O'Malley invites politicians, Cabinet, family to Ravens skybox
Governor uses Orioles games more for charities
Gov. Martin O'Malley (center) with Christian Johansson, state secretary of business and economic development, and Jill Kamenetz, wife of Baltimore County Executive Kevin Kamenetz, at a Ravens game. (Sloane Brown / Special to The Baltimore Sun / January 15, 2012)
It's a mix of people designed to forge political alliances and bolster economic growth, but also to allow the Democratic governor a chance to spend more time with those close to him, said Rick Abbruzzese, O'Malley's director of public affairs.
O'Malley uses his box at the Orioles' stadium in a different manner, the records show. Tickets for nearly 40 percent of those games were given to charities, schools, hospitals and nonprofit institutions last season.
Names on the Ravens skybox list include lawyer Bruce Plaxen, an O'Malley campaign contributor; Michael Enright, O'Malley's childhood friend and close ally; and a number of Democratic legislators. House Speaker Michael E. Busch attended the Dec. 11 Colts game in the governor's box, but Senate President Thomas V. Mike Miller is not listed on records of attendees.
The lack of an invitation isn't a slight to Miller, Abbruzzese said, adding, "I think he's more of a Redskins fan."
The Orioles' 81-game home schedule makes it easier to include charitable institutions, Abbruzzese said, while noting that the governor did invite military personnel to one Ravens game. Still, the majority of those invited to M&T Bank Stadium for football games have strong ties to Democratic politics.
"With the Ravens box, we haven't had as much opportunity to [provide tickets to charities] because it is only an eight-game season," Abbruzzese said.
Susan Wichmann, the executive director of the government watchdog group Common Cause Maryland, said the boxes shouldn't just be used as a perk for politicians and their families. She said the large number of politicians on the list of attendees shows the Ravens box "is being used as a political tool."
"The governor has ample time to talk to politicians," she said. "We're not saying politicians shouldn't be invited. We think it should be used more equitably."
Common Cause called on O'Malley to create a written policy governing how tickets are distributed for the boxes.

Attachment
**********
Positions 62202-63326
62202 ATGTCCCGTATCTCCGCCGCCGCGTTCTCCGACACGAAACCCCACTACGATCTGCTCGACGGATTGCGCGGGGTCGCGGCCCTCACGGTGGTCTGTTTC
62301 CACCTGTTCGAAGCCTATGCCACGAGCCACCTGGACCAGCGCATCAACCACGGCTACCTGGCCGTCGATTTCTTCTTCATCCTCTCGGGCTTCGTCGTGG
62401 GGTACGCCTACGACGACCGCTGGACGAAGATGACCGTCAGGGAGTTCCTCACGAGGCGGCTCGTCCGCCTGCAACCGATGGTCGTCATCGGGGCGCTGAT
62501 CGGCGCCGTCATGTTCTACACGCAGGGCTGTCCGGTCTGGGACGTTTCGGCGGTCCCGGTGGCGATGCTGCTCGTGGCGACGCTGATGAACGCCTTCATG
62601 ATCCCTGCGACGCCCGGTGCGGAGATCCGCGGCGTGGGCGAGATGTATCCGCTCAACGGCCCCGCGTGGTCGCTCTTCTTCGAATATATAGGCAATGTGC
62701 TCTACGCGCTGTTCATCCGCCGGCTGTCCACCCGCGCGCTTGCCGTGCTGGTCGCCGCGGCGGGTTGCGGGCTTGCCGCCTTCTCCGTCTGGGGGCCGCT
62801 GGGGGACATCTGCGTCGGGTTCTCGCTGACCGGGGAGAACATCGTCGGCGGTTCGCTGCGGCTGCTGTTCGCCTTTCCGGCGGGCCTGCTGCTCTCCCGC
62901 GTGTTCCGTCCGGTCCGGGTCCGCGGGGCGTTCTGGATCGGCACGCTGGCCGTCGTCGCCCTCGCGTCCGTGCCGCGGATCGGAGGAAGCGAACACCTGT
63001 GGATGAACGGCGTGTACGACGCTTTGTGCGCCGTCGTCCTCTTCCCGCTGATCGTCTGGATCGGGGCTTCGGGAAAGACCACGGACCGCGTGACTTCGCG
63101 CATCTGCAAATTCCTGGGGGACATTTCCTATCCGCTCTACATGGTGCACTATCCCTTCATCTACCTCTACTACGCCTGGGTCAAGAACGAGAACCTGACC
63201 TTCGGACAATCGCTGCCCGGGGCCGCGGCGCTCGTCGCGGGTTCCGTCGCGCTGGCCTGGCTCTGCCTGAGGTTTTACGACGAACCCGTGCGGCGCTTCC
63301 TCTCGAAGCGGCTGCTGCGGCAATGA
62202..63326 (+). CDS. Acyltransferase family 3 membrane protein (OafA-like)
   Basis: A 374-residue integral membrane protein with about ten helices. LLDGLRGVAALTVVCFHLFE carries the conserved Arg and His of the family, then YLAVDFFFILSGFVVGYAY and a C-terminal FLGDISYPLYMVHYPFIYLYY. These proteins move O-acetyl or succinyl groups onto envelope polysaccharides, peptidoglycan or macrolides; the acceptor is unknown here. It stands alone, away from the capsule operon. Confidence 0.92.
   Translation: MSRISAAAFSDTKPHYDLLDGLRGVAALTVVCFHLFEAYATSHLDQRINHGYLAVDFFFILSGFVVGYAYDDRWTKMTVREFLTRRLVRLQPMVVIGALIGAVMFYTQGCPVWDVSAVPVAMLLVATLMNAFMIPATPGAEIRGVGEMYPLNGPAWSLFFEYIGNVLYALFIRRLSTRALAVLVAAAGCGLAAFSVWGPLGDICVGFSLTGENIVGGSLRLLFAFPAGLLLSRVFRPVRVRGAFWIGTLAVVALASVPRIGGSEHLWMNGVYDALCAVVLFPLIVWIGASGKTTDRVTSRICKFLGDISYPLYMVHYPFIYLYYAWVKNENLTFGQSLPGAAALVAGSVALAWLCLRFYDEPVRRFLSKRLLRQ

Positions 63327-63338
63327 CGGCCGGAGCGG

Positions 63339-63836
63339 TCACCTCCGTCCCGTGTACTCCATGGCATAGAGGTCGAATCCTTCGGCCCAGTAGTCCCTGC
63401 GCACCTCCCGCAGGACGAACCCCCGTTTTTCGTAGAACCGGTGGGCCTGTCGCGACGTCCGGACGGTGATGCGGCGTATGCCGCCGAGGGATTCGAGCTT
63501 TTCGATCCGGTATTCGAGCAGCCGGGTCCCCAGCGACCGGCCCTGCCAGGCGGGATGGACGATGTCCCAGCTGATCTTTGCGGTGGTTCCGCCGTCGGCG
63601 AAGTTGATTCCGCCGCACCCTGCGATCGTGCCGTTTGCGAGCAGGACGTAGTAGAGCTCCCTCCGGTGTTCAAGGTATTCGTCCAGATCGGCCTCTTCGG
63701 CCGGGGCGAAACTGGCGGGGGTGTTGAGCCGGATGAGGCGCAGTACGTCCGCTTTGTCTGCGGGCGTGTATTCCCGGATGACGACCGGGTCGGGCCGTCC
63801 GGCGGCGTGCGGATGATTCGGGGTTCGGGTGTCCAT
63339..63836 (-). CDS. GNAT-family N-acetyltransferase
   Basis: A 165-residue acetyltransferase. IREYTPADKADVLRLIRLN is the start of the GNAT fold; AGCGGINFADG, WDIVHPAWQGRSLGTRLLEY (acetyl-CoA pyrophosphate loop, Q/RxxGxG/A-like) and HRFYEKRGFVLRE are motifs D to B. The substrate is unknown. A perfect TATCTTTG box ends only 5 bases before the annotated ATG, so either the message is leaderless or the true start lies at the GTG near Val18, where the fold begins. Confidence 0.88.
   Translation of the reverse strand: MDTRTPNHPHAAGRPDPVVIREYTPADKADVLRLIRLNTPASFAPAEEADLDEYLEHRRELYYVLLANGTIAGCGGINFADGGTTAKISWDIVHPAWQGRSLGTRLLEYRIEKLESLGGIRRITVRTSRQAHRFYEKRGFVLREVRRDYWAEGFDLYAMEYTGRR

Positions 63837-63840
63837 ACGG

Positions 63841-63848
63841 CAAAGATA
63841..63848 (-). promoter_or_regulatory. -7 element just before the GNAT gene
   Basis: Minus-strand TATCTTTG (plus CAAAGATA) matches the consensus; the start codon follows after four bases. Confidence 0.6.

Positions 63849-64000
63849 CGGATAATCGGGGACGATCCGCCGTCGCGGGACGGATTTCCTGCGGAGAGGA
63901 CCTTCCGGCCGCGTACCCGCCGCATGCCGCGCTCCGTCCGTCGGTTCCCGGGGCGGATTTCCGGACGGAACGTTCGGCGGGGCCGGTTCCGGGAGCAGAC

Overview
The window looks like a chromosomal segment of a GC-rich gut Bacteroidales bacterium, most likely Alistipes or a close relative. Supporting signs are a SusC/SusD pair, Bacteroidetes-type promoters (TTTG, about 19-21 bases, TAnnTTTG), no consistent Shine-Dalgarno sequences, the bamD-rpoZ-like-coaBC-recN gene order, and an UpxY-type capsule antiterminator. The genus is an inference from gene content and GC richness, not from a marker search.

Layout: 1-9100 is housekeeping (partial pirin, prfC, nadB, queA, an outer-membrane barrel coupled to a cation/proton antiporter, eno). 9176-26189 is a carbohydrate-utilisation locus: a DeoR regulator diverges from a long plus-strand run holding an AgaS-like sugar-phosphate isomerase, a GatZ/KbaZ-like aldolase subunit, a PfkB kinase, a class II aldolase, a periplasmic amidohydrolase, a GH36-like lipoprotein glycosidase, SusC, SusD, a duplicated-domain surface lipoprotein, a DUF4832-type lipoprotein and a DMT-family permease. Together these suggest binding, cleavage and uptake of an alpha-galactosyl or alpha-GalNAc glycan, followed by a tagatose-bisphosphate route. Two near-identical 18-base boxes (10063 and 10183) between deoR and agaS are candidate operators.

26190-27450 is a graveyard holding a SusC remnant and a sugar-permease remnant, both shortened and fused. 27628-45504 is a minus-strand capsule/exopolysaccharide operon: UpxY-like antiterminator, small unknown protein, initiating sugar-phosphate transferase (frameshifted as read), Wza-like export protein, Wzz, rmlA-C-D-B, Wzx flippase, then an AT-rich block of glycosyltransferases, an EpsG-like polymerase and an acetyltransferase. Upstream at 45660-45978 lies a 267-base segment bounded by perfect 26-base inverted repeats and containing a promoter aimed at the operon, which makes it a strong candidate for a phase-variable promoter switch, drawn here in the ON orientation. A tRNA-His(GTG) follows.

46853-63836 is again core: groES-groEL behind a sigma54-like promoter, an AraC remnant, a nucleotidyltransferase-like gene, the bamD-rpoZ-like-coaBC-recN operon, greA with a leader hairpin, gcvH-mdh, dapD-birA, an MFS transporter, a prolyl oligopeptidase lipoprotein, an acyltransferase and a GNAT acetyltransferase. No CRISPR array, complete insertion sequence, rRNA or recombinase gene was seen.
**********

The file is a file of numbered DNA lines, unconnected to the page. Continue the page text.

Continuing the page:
"We call on the governor, as well as [Baltimore Stephanie Rawlings-Blake], to have a written, delineated policy so it can't be used as a tool for political favoritism," Wichmann said. "It's a leadership choice they make to turn it into something highly partisan and political."
The Baltimore Sun requested the list of skybox attendees and related documents after Rawlings-Blake's use of her mayoral skybox was thrust into the spotlight. She rescinded an offer of tickets to City Council President Bernard C. "Jack" Young for the Jan. 11 playoff game against the Houston Texans. The move came after Young publicly criticized her efforts to plan another Grand Prix IndyCar race.
Rawlings-Blake has not released figures documenting how much public money her guests spent on food and drinks at the games.
O'Malley has no formal process for choosing whom to invite to his box, which is provided to the governor under the lease agreement for the stadium, but he uses it to promote "economic development, federal relations, legislative outreach," Abbruzzese said.
Distributing tickets to the luxury box, the spokesman added, is "one of the responsibilities of office, and we take it seriously. There are occasions where family and friends do end up in the box."
Last season, the Ravens played 11 home games, including two in the preseason and one in the playoffs. At nine home games, attendees in the governor's box spent $2,348.90 of public money on food and drinks. Abbruzzese said the state picks up the tab for food and beverages only if O'Malley is present, and he did not attend two of the games.
The most the group spent at a game was $433.90; the least was $34.42, the governor's office said. The stadium provides the food for O'Malley's guests "at cost," rather than the higher prices charged to regular customers.